“I listen to Shreya Ghoshal’s songs as a student,” says British-Asian singer Arzutraa
British-Asian singer Arzutraa (Photo credit: Shamrock Communications)
British-Asian singer Arzutraa, whose parents are from Africa and grandparents from India grew up in Westminster, a suburb of London. She does not know any Indian language but has made a career out of singing Hindi songs.
While the coronavirus pandemic forced us into our homes for a large part of 2020, Arzutraa launched two Hindi albums – Woh Pal and Tumhaari, which garnered positive response. In a candid conversation with Eastern Eye, the singer opens up about her love for Bollywood music, the challenges she faced to pursue her passion, who is her role model, and much more.
At what age did you start singing and which was the first instrument you learnt?
I started learning how to sing with trained teachers in 2010, after having a dream to sing in Hindi from a young age. After school, I used to sing Bollywood songs into my father’s tape recorder and then replay my voice and listen to myself singing on tape.
What made you pursue a career in Hindi music rather than English music?
I love Bollywood and its music. I decided I wanted to sing in Hindi. Many people told me not to due to Hindi not being my spoken language. However, I always loved the artistic style of Bollywood. It was something that was deep inside me and I seriously wanted to pursue it. There was no question of Hindi or English. Looking back, I guess it does seem bizarre singing in a language that I do not speak.
Who is your role model and why?
Shreya Ghoshal is my role model because her voice is one that is a teacher in itself. I have heard her songs daily for the last 10 years and found them to be daily lessons for me in between having my lessons with my vocal teachers. It sounds strange but I do not listen to Shreyaji as a normal listener; I listen to her as a student. I love the emotion more than anything in her voice.
Which is that one song that is very close to your heart and you have been listening to it since your childhood?
The only song close to my heart is Woh Pal. It is a reminder to us all that nothing lasts forever and we should cherish every moment we have with our loved ones.
What is the one major thing that you have learnt in your career to date?
The one thing that I have learnt is to fight for what you believe in and want in life. There are always going to be hurdles, but the biggest one is people telling you that you cannot do something or shouldn’t. I am very fortunate to be working with a team of people who help each other succeed, but I came across many people earlier who used to put me and my dreams down and say I was not good enough. This really knocked my self-confidence and I must say if it was not for my determination and strength, I would not be a singer today.
Old Bollywood music or New Bollywood music, what do you prefer more?
Old. Simply because it was not done for the fame. In those days, everything was real. It was not about YouTube views. It was about the music. The melodic essence just is not there that used to be there in old classics. I don’t really know why that is but I guess back in the days, it was all real and raw. Unadulterated voices in the studio. There used to be one take songs and so things sounded so much more natural than they do today.
How was your experience working with DJ Shadow Dubai?
He is by far one of the best producers I have worked with. His way of working is so different to any other where he really understands what the song’s story is about before he sits down to make any music. My experience with him so far has been for remixes only for my signature songs on both albums (Woh Pal and Tumhaari). One of the things I really love about him is how he enhances a song’s original essence to the point you have a remix that complements the original song rather than intimidating it.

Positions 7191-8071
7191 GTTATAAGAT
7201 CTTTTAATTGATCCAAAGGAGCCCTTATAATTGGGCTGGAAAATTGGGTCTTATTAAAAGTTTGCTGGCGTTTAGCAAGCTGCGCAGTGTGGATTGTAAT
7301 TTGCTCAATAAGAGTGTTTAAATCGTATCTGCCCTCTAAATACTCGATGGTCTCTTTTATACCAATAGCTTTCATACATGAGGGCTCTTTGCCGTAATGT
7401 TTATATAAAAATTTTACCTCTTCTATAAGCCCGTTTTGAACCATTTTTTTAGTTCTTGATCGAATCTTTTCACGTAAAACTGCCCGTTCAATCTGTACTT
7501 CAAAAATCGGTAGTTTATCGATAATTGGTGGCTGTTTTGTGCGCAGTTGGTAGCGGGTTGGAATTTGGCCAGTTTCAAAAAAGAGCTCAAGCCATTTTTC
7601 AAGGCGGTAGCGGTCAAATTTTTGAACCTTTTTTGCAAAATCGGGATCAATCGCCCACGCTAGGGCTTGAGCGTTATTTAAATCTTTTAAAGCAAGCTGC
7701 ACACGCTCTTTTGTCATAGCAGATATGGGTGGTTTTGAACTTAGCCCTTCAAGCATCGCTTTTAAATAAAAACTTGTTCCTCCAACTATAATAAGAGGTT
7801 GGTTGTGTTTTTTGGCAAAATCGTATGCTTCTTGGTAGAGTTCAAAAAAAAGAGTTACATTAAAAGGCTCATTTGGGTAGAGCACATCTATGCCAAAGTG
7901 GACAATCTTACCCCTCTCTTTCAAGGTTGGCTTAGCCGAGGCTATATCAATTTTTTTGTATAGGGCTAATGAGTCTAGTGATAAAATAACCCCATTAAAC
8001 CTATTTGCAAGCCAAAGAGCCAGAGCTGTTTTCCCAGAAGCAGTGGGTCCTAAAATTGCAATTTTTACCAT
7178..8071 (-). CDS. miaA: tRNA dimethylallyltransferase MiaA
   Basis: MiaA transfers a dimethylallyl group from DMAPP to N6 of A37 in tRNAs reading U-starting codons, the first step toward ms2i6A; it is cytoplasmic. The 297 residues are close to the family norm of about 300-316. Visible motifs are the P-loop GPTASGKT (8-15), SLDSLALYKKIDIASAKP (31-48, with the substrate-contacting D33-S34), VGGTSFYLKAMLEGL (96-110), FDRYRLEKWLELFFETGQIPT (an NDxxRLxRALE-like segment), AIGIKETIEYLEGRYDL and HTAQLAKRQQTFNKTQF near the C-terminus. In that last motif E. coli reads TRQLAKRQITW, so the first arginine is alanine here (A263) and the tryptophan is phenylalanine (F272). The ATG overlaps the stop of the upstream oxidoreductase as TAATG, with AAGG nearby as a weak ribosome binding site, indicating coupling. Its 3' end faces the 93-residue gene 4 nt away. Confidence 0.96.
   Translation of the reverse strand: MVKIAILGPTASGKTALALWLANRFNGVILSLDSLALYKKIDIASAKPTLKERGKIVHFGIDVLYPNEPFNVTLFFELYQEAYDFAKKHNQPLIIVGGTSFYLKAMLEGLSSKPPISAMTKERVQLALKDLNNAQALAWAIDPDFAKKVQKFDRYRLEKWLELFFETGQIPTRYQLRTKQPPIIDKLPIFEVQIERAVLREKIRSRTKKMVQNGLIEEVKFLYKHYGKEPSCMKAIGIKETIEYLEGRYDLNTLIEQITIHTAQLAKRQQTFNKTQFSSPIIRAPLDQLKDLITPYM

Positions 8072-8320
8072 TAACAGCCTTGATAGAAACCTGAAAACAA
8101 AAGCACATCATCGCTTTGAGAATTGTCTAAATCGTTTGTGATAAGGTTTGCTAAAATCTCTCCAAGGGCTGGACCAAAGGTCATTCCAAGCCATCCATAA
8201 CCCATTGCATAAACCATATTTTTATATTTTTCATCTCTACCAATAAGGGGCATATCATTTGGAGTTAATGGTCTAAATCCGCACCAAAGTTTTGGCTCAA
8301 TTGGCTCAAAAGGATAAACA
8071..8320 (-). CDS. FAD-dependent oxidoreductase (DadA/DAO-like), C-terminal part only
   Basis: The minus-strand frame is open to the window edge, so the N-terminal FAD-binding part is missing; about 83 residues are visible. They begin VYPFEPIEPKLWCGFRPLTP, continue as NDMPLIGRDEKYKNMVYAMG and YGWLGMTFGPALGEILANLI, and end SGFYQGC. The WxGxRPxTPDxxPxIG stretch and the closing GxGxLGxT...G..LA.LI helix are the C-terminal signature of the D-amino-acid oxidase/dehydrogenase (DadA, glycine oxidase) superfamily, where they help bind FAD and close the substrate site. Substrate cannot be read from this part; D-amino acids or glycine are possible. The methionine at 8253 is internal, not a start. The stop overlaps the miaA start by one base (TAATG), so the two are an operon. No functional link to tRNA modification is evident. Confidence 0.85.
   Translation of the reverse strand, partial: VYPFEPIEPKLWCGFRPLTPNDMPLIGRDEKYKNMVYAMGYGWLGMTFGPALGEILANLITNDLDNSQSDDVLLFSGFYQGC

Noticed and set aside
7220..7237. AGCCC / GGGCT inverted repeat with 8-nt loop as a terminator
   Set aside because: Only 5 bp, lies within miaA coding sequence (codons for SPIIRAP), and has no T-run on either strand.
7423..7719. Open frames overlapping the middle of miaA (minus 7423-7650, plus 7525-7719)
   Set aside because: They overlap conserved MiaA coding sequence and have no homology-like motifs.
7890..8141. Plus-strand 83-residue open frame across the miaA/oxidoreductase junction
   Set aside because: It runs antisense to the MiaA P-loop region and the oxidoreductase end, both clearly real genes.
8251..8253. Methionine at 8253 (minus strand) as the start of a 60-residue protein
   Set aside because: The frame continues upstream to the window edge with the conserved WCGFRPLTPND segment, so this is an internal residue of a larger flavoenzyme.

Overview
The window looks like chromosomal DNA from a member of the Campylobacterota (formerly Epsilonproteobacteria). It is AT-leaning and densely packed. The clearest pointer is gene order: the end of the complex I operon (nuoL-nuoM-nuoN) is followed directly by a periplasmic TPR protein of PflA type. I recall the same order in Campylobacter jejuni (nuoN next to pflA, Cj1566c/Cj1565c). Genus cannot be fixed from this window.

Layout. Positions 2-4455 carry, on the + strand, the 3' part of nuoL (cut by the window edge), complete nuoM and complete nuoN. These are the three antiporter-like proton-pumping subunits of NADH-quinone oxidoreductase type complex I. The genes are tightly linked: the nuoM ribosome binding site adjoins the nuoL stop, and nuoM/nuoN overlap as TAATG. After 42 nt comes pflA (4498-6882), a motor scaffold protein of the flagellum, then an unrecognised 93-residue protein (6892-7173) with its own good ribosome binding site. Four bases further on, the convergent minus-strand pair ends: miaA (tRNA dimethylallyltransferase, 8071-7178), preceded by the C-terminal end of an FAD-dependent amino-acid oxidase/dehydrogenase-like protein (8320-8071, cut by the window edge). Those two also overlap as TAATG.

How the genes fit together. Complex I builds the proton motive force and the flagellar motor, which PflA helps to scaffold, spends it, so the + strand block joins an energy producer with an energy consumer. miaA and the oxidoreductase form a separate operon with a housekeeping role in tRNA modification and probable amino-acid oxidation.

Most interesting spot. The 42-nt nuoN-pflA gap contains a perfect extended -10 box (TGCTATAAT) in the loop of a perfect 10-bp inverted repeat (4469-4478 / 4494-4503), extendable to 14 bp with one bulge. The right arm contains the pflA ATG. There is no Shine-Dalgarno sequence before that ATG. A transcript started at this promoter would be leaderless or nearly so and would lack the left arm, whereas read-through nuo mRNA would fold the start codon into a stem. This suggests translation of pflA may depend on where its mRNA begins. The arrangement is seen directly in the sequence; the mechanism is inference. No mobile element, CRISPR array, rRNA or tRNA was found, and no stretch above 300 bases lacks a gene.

How does it feel to be the only Indian pop singer to release 2 albums in one year?
It feels incredible to have this achievement. Most singers in our industry don’t release albums and I feel like that’s a shame. I think singles are a nice way to test what fans like but albums show how serious you are about the field of music. I have now started to work on my 3rd album and I really am excited to see what the journey unfolds.
Any special memory while making your 2nd album Tumhaari that you would like to share?
I remember I turned up to sing the signature song on the album, Tumhaari, and I had mascara running down my face since my lover at the time had ended our relationship only a few days before. I could not stop crying in the studio and Atif Ali, my producer in his Dubai studio, nearly sent me home. It was embarrassing for me to have to explain why I was crying to my producer and I was heartbroken. However, I eventually managed to record and I feel all things happen for a reason. It has an element of my pain in that song which I want my listeners to feel.
Anything you would like to say to your fans around the world in this tough time of Covid-19?
I want everyone to realise that our time on the planet is precious. We aren’t here forever and neither are our loved ones. We really need to be grateful for each waking moment we have and be here for one another in this crisis we are all in. Together we can help the world overcome this.
In the past one and a half year, Bollywood has lost several prominent faces…
I am so sad to hear about all of this. These are the very faces that entertained and inspired people like me. From a very young age, I grew up watching their movies, listening to their music and ended up learning so much from them both in my personal and professional life. But I feel the best way to remember them and pay tribute to them is by watching their stellar performance on screen and remembering them by it.